Rome: Rome Mayor Ignazio Marino resigned today following a scandal over his expense accounts that became the convenient final straw in a months-long campaign by opponents inside and out of his Democratic Party to force him from office.
Marino said in a letter addressed to Romans that his resignation was not an admission of guilt and he cited Italian law that says he could rescind it within 20 days.
He insisted he was being made the fall guy for having rooted out corruption and mafia infiltration in city hall from the previous administration, and vowed to expose the truth.
Rome prosecutors this week opened an investigation into Marino's use of his city hall credit card after questions arose about whether he expensed family dinners, claiming they were official business.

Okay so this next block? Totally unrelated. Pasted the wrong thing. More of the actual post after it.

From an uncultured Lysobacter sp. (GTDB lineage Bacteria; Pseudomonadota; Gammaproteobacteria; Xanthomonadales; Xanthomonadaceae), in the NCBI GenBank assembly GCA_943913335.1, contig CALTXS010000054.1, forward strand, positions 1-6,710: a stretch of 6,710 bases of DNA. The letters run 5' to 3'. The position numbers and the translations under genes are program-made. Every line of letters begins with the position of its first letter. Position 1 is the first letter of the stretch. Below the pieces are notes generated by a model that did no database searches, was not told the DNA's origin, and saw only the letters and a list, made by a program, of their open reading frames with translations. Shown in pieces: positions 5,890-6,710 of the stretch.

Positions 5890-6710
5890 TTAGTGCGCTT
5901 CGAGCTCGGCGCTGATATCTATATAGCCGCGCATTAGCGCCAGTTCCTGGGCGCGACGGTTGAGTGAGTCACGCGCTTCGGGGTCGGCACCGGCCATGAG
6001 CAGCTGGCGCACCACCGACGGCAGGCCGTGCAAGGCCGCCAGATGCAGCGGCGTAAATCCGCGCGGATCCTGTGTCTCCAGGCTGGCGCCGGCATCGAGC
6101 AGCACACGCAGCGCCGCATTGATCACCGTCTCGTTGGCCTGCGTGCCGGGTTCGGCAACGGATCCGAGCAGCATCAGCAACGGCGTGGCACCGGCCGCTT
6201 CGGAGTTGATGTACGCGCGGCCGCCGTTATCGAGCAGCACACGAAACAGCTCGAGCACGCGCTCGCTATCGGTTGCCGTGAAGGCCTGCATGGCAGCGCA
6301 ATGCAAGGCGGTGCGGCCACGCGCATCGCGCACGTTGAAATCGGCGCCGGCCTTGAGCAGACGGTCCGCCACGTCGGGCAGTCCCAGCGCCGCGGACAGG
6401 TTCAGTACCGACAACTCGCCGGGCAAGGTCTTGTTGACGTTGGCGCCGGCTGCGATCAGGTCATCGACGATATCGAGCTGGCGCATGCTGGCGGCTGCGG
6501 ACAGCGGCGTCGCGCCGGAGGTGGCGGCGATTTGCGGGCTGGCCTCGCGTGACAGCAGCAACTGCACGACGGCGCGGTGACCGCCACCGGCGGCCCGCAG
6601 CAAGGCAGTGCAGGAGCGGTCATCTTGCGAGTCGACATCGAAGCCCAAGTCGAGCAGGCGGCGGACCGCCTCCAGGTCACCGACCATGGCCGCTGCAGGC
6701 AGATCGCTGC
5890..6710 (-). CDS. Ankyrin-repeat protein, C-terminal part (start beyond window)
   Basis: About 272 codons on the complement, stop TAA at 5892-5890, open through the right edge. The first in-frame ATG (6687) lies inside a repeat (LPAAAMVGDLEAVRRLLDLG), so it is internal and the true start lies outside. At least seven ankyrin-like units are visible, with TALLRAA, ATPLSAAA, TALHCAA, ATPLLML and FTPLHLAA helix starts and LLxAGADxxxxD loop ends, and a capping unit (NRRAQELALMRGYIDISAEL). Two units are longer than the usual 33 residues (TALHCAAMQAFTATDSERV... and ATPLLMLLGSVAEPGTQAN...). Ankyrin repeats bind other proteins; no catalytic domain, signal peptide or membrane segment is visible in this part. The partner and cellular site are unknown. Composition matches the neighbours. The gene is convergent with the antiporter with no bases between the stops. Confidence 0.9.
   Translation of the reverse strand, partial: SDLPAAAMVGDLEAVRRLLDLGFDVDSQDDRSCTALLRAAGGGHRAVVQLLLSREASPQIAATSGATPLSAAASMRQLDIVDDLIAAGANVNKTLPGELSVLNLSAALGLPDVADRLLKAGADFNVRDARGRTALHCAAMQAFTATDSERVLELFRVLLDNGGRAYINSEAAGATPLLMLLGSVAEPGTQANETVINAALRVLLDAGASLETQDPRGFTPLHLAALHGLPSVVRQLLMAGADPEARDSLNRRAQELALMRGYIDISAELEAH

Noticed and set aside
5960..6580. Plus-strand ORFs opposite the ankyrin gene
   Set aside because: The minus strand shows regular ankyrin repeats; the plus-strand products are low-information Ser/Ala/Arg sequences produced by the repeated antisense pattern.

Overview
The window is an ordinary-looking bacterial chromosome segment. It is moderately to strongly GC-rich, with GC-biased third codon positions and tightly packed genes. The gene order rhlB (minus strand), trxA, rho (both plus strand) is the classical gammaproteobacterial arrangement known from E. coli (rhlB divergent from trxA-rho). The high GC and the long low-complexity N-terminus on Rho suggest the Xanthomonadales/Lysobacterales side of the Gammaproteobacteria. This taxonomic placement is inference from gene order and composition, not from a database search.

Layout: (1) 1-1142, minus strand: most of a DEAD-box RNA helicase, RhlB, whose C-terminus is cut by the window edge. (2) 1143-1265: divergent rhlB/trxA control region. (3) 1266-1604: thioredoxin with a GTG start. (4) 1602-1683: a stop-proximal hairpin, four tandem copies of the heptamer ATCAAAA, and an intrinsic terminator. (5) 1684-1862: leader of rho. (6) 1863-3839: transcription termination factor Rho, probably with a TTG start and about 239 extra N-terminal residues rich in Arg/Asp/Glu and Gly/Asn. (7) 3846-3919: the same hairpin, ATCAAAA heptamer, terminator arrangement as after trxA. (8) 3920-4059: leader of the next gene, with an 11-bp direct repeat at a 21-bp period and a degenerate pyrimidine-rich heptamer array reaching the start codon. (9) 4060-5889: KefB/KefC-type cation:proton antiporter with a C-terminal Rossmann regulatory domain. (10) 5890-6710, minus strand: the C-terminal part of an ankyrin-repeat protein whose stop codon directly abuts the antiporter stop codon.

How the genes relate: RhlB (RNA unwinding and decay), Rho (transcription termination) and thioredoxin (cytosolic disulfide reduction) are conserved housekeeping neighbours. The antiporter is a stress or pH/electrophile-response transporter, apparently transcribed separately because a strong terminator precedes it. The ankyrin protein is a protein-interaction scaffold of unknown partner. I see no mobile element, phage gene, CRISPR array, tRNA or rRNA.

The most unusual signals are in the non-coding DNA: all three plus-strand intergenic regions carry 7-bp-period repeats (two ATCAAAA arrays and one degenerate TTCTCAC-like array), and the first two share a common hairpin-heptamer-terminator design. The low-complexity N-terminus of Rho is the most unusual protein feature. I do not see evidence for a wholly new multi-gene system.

Newspapers documented a half-dozen dinners totaling a few hundred euros (dollars) where either the alleged guests or the restaurant itself disputed Marino's version of events. Marino, a liver transplant surgeon who became a politician a decade ago, denied wrongdoing. But as pressure mounted Wednesday, he promised to pay the entire 20,000-euro (USD 22,600) credit card bill, including uncontested legitimate expenses, back to the city.
It wasn't enough. His Democratic Party, which had been lukewarm to his administration for months anyway, finally yanked its support and made clear that he had lost his mandate.